Budget 2020 will no doubt be remembered as the Brexit Budget. While Brexit may have curtailed any possibility of the Government announcing a generous giveaway budget before a General Election next year, it can also be used as an excuse by the Government to justify the decisions taken in this Budget.
This Budget is an opportunity for the Government to show that it is prepared for Brexit with up to €500 million being diverted from the Rainy Day Fund to shore up the Brexit Contingency Fund.
The Budget also placed heavy emphasis on Climate Change and a range of measures was introduced to meet Ireland’s commitment to an integrated Climate Action Plan.
- Increase in the Earned Income Credit for the self-employed by €150 to bring the value of the credit to €1,500
- An increase in Home Carer Credit of €100 to bring the value up to €1,600
- An extension of the reduced rate of USC for medical cardholders for a further year to December 2020
- Increase in the Group A Capital Acquisitions Tax threshold for gifts/inheritances from parents to children from €320,000 to €335,000
- Amendments to the R&D rules for qualifying pre-trading and outsourced expenses
- Increase in Research & Development tax credit from 25% to 30% for small & micro-companies.
- Employment & Investment Incentive (EII) Scheme rules relaxed to grant all of the relief in year 1
- Enhancements to the Key Employee Engagement Programme (KEEP)
- Extension of the Special Assignee Relief Programme (SARP) in its present format until 31 December 2022.
- Extension of the Foreign Earnings Deduction in its present format until 31 December 2022
- The production ceiling for Microbrewery Relief raised from 40,000hl to 50,000hl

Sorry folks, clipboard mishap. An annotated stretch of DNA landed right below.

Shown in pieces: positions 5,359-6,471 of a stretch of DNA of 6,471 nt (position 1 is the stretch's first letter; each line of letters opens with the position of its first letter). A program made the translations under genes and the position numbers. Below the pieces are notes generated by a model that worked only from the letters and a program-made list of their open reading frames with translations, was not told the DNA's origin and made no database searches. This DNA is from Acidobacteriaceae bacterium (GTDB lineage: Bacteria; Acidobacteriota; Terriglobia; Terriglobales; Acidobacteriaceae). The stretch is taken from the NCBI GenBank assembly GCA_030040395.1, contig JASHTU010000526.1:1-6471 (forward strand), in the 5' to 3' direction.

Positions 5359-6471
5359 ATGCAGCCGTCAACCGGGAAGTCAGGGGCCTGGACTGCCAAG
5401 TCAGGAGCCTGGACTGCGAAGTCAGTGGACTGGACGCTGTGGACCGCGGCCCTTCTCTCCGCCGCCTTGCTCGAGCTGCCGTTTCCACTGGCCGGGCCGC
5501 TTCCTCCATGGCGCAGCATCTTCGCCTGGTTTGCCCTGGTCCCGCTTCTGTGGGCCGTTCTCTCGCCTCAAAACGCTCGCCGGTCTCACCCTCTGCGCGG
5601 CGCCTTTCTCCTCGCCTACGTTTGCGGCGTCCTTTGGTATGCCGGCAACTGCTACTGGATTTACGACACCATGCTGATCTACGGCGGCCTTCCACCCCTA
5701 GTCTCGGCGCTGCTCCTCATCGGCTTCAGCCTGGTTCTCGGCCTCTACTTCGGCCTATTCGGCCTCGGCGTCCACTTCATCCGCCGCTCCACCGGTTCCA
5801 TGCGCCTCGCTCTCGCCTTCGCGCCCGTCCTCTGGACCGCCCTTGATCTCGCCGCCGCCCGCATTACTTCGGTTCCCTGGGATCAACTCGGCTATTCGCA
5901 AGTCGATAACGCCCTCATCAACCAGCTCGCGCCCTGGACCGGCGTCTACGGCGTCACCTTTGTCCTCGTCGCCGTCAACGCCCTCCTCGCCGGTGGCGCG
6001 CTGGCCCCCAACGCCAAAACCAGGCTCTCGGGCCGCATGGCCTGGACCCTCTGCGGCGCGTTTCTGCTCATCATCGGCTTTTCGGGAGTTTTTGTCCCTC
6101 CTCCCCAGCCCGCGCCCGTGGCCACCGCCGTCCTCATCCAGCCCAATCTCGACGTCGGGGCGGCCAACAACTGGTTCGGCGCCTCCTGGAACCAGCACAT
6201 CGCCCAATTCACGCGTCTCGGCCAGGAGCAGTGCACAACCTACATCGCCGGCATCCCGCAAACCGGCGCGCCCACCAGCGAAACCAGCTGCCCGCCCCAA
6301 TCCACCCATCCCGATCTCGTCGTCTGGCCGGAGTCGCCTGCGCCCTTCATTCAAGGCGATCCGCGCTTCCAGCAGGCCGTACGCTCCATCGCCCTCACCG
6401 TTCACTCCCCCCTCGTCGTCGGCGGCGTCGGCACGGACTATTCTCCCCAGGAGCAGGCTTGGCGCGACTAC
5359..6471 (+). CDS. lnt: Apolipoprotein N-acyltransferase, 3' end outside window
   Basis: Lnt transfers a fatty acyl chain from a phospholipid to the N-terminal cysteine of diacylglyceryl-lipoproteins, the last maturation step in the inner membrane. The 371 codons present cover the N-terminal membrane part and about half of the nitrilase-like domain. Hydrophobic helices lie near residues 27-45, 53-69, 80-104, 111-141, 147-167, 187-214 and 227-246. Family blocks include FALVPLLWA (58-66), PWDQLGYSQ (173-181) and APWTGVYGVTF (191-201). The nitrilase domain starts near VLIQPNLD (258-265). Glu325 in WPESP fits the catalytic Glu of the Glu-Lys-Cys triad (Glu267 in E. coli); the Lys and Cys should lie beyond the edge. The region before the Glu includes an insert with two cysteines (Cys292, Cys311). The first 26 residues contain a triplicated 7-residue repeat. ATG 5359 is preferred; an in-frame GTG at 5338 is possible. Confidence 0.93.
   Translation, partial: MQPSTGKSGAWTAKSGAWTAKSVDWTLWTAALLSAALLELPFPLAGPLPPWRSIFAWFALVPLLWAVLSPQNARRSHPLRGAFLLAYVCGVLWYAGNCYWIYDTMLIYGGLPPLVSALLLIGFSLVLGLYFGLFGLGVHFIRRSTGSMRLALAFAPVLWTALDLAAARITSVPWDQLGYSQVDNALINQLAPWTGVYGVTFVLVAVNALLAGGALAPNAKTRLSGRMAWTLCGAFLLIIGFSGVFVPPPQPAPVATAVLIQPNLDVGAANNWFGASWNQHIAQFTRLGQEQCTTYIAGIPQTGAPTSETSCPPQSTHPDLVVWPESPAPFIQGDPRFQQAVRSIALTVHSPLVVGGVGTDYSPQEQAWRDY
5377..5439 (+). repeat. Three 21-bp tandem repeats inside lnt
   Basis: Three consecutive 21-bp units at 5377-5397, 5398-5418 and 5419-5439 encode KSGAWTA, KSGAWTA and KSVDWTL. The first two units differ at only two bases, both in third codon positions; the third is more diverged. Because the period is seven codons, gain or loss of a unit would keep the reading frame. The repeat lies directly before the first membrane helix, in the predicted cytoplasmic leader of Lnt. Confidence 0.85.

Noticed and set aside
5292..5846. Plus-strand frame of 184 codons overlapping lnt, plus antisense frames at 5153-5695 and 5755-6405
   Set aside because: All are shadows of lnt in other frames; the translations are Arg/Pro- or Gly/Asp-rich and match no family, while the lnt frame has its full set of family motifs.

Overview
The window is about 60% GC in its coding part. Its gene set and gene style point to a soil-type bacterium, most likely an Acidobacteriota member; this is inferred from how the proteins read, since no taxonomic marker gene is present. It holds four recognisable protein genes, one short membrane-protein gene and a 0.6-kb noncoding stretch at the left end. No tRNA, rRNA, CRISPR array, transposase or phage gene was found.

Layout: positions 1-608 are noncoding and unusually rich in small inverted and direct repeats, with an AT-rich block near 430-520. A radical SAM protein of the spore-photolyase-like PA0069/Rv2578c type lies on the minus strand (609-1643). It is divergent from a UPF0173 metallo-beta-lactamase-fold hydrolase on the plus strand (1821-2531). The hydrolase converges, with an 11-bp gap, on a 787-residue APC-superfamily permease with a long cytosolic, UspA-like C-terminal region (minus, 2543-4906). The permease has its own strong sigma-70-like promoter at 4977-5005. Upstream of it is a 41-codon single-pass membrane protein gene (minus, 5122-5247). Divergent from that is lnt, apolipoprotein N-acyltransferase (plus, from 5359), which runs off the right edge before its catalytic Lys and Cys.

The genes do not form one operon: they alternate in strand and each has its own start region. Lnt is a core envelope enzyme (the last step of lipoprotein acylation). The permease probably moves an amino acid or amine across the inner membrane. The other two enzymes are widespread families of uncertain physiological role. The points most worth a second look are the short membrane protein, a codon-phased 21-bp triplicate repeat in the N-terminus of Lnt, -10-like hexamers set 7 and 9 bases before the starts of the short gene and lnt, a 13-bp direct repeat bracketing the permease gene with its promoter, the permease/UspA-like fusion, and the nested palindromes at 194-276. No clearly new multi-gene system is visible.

- Diesel Rebate Scheme Relief for Hauliers due to an increase in carbon tax
- Extension of Capital Gains Tax Relief for Farm Restructuring
- Introduction of relief from betting duty and betting intermediary duty up to a limit of €50,000 per the calendar year. This relief only applies to single undertakings.
Tax Raising Measures include:
- Increase in the Dividend Withholding Tax (DWT) rate from 20% to 25% from 01/01/2020
- From 01/01/2021 a modified DWT regime will be introduced
- No change in the rate of Corporation Tax
- Increase in the rate of Stamp Duty by 1.5% on a non-residential property with effect from 09/10/2019
- Introduction of 1% Stamp Duty rate on certain company acquisitions schemes
- New measures will be announced to prevent aggressive tax avoidance by Irish Real Estate Funds.
- Introduction of anti-hybrid corporate tax rules and changes to transfer pricing rules with effect from 1 January 2020.
- The price of a packet of 20 cigarettes will increase by 50c from 9th October 2019
There will be no across the board tax cuts for individual taxpayers.
- Help to Buy (HTB) extension in its present format until 31 December 2021.
- Living City Initiative Extension in its present format until 31 December 2022
- €80m will go towards Housing Assistance Payment
- €1.1 billion will support the building of 11,000 social houses in 2020 with a further 12,000 to be built in 2021
- An extra €20m has been allocated for homeless services
- €13m to be provided for the Warmer Homes scheme
- Increase of 6.3% in spending to €17.4bn in 2020
- An extra €25m on the National Treatment Purchase Fund to help reduce waiting lists
- Prescription charges to be reduced by 50c